Quality of life is a key factor when it comes to attracting (highly-qualified) employees. And the latter are crucial for the innovative capacity and growth momentum of regional economies. The basis is classifying the quality of life on an international comparison, drawing upon quantitative indicators. These can be grouped into three categories: Economic environment (income, taxes, rents, job availability and growth, unemployment, accessibility); social environment (sense of security, criminality, life expectancy, employment level, health system, international schools, quality of the universities, quantity and quality of cultural institutions, restaurants, hotel nights, openness..) and environmental conditions (climate and location, pollution, modal split, ..) The data sources used are internationally valid statistics, for example OECD, European Social Survey, World Value Survey, International Baccalaureate, etc.). In addition, if required, the analysis can be extended to include subjective qualitative views of the quality of life provided by qualified employees in the region, for example by means of surveys or interviews.
Regulations correct primarily market failures, and serve to protect consumers and investors. However, regulation can also cause costs in the form of administration and controlling, as well as incompatible incentives. Competitive regulation establishes the necessary leeway for successful business activities. Indicator sets on product market regulation and labour market regulation are used to measure the level of regulation. Good product market regulation promotes competition, prevents market control/monopolies, and secures a level competitive playing field as well as corporate investment. Good labour market regulation facilitates business-friendly employment of permanent and temporary staff, low recruitment and termination costs. Comparison of regulatory environments includes general economic regulation (administrative costs, market access and investment hurdles), as well as sectoral provisions, for example liberal professions, retail or infrastructure sectors such as telecommunications or electricity networks.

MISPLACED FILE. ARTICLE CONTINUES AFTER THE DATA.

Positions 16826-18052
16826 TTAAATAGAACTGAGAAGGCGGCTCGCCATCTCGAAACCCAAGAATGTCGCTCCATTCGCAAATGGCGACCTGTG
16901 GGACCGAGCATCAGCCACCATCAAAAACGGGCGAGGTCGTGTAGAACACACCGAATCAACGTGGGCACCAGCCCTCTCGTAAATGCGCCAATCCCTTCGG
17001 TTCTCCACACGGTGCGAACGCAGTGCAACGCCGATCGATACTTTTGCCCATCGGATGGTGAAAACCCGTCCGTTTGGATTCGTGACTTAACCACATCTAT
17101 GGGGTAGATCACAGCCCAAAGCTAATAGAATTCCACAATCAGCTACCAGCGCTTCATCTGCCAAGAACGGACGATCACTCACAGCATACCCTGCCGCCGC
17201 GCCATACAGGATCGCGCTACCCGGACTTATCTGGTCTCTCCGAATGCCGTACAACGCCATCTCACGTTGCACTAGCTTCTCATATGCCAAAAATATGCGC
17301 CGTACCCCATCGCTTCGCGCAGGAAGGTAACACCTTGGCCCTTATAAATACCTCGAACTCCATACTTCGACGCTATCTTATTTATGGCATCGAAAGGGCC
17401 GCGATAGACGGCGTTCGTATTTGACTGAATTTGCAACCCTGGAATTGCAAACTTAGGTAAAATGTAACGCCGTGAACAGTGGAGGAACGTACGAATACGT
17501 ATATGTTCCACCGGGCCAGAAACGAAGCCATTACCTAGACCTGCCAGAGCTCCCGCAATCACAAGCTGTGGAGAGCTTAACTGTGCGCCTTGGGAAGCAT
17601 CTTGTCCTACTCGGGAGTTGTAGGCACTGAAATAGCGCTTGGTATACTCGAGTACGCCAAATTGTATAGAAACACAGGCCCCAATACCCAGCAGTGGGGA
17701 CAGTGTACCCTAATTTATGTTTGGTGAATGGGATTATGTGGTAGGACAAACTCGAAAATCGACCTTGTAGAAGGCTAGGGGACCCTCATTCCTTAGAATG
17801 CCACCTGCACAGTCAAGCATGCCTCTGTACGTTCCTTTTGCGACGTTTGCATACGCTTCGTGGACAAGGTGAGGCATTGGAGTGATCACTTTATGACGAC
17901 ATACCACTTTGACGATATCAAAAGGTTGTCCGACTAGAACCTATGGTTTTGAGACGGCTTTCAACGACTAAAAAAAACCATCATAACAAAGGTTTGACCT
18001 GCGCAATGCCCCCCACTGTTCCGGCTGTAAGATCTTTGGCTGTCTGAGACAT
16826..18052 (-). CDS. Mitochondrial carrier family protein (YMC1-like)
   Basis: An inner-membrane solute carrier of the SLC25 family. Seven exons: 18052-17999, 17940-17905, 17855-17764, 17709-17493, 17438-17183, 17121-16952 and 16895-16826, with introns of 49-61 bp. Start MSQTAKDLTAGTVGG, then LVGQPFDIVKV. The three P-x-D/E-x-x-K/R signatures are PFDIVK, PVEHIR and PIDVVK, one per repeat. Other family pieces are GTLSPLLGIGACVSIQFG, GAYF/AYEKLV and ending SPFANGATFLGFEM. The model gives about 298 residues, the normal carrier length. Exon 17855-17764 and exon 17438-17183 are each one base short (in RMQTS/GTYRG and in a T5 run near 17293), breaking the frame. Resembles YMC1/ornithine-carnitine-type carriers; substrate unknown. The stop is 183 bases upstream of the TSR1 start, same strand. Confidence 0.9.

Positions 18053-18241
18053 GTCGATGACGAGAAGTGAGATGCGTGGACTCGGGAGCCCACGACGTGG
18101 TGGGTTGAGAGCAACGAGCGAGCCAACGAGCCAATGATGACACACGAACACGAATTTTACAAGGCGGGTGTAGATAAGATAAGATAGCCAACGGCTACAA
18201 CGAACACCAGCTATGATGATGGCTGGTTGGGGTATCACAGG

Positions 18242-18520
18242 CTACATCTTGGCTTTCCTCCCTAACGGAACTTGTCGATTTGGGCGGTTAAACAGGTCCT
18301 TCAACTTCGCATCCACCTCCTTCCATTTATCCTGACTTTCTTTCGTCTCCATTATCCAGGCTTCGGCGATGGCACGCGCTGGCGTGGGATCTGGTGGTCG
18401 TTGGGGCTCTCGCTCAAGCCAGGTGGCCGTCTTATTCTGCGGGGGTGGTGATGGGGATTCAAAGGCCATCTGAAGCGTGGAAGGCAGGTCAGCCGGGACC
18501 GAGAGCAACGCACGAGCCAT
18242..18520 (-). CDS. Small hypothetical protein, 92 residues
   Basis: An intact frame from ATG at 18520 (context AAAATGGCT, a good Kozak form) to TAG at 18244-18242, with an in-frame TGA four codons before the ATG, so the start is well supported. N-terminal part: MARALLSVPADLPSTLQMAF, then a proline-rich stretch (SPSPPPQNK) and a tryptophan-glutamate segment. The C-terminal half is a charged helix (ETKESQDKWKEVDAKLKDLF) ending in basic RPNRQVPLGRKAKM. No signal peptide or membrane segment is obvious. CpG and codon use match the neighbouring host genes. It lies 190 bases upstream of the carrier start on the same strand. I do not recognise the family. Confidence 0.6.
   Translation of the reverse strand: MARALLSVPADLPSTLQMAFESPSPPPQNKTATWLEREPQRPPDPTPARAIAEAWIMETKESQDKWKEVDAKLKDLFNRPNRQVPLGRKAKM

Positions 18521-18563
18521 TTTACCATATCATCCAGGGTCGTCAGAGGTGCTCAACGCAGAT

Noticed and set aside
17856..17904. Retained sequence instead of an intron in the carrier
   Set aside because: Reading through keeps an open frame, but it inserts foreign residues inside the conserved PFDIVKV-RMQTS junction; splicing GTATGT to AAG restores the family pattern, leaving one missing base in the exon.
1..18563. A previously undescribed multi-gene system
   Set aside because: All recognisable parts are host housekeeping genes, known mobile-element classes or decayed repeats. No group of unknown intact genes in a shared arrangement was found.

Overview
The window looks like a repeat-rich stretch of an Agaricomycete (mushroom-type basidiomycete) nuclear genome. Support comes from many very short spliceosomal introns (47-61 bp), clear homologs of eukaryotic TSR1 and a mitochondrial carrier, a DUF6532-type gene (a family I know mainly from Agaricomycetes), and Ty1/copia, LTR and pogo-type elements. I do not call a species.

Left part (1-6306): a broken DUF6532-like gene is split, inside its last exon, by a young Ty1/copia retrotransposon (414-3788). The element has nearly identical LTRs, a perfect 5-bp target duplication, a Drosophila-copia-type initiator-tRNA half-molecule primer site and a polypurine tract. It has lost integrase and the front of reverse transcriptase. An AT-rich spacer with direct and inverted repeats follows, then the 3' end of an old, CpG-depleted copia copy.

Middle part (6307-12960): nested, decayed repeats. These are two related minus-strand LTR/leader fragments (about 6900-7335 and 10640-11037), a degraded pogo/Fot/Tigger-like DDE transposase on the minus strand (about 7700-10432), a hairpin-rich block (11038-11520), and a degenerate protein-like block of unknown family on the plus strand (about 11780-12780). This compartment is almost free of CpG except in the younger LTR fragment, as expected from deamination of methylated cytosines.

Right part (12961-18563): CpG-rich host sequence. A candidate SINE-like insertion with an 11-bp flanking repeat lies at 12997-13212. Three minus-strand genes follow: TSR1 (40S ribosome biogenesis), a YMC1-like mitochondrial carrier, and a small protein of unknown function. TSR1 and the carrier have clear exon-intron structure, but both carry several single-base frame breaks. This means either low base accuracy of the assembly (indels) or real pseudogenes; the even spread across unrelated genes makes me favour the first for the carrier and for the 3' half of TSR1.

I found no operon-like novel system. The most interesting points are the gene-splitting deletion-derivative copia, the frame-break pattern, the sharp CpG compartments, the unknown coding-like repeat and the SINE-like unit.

The data sources used are OECD regulatory indicators and «economic freedom» indicators («Business Regulations» and «Labour Market Regulation») drawn up by the Fraser Institute.
All regions face the challenge that employees are subject to limits in terms of numbers as well as qualifications. The further increase in the knowledge intensity of economic processes, coupled with increasing bottlenecks affecting individual groups of professions, means the availability of specialist workers as well as competition for top talent are becoming ongoing strategic tasks. It is important to consider, in this conjunction, that in addition to current availability, the medium term migration of specialist workers and the long-term availability of corresponding educational and training establishments also need to be taken into account. BAK analyses the availability of specialist workers in the regions, as well as between various regions, on the basis of four modules: The “availability of workers” is measured using the following indicators: The employment ratio and employment potential as well as the proportion of non-domestic workers. The «labour market efficiency» is recorded on the basis of unemployment rates (according to age, gender, etc.). The «worker quality» is illustrated using indicators for education and training levels of domestic and non-domestic workers, for further training opportunities, as well as for university graduates. The «regional attractiveness for workers» reflects the ability of the region to attract and to retain workers. In this conjunction, the prevailing quality of the jobs (international corporations, highly-productive and sustainable companies) as well as income opportunities and the quality of life are also decisive.